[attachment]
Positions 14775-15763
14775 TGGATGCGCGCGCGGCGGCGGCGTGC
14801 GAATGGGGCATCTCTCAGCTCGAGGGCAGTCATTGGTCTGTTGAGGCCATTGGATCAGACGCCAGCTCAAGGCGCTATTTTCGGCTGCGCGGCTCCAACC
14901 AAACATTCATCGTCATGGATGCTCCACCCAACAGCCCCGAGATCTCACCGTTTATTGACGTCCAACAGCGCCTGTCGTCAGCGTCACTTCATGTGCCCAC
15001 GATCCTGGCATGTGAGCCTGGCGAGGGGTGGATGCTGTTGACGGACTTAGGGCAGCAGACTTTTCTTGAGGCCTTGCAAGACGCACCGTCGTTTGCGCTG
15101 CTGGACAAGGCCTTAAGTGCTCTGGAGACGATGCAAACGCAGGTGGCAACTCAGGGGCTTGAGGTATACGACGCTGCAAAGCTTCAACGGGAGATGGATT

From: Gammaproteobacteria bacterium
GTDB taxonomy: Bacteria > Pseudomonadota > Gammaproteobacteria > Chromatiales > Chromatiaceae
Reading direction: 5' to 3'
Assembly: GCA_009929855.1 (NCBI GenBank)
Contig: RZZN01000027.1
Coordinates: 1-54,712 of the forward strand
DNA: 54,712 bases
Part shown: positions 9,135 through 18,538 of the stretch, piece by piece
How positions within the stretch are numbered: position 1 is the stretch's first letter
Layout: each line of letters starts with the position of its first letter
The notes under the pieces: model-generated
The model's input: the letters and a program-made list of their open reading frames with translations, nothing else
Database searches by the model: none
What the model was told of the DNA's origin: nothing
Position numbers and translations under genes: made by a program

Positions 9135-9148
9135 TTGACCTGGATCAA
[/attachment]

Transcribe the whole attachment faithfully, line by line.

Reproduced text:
Positions 14775-15763
14775 TGGATGCGCGCGCGGCGGCGGCGTGC
14801 GAATGGGGCATCTCTCAGCTCGAGGGCAGTCATTGGTCTGTTGAGGCCATTGGATCAGACGCCAGCTCAAGGCGCTATTTTCGGCTGCGCGGCTCCAACC
14901 AAACATTCATCGTCATGGATGCTCCACCCAACAGCCCCGAGATCTCACCGTTTATTGACGTCCAACAGCGCCTGTCGTCAGCGTCACTTCATGTGCCCAC
15001 GATCCTGGCATGTGAGCCTGGCGAGGGGTGGATGCTGTTGACGGACTTAGGGCAGCAGACTTTTCTTGAGGCCTTGCAAGACGCACCGTCGTTTGCGCTG
15101 CTGGACAAGGCCTTAAGTGCTCTGGAGACGATGCAAACGCAGGTGGCAACTCAGGGGCTTGAGGTATACGACGCTGCAAAGCTTCAACGGGAGATGGATT

From: Gammaproteobacteria bacterium
GTDB taxonomy: Bacteria > Pseudomonadota > Gammaproteobacteria > Chromatiales > Chromatiaceae
Reading direction: 5' to 3'
Assembly: GCA_009929855.1 (NCBI GenBank)
Contig: RZZN01000027.1
Coordinates: 1-54,712 of the forward strand
DNA: 54,712 bases
Part shown: positions 9,135 through 18,538 of the stretch, piece by piece
How positions within the stretch are numbered: position 1 is the stretch's first letter
Layout: each line of letters starts with the position of its first letter
The notes under the pieces: model-generated
The model's input: the letters and a program-made list of their open reading frames with translations, nothing else
Database searches by the model: none
What the model was told of the DNA's origin: nothing
Position numbers and translations under genes: made by a program

Positions 9135-9148
9135 TTGACCTGGATCAA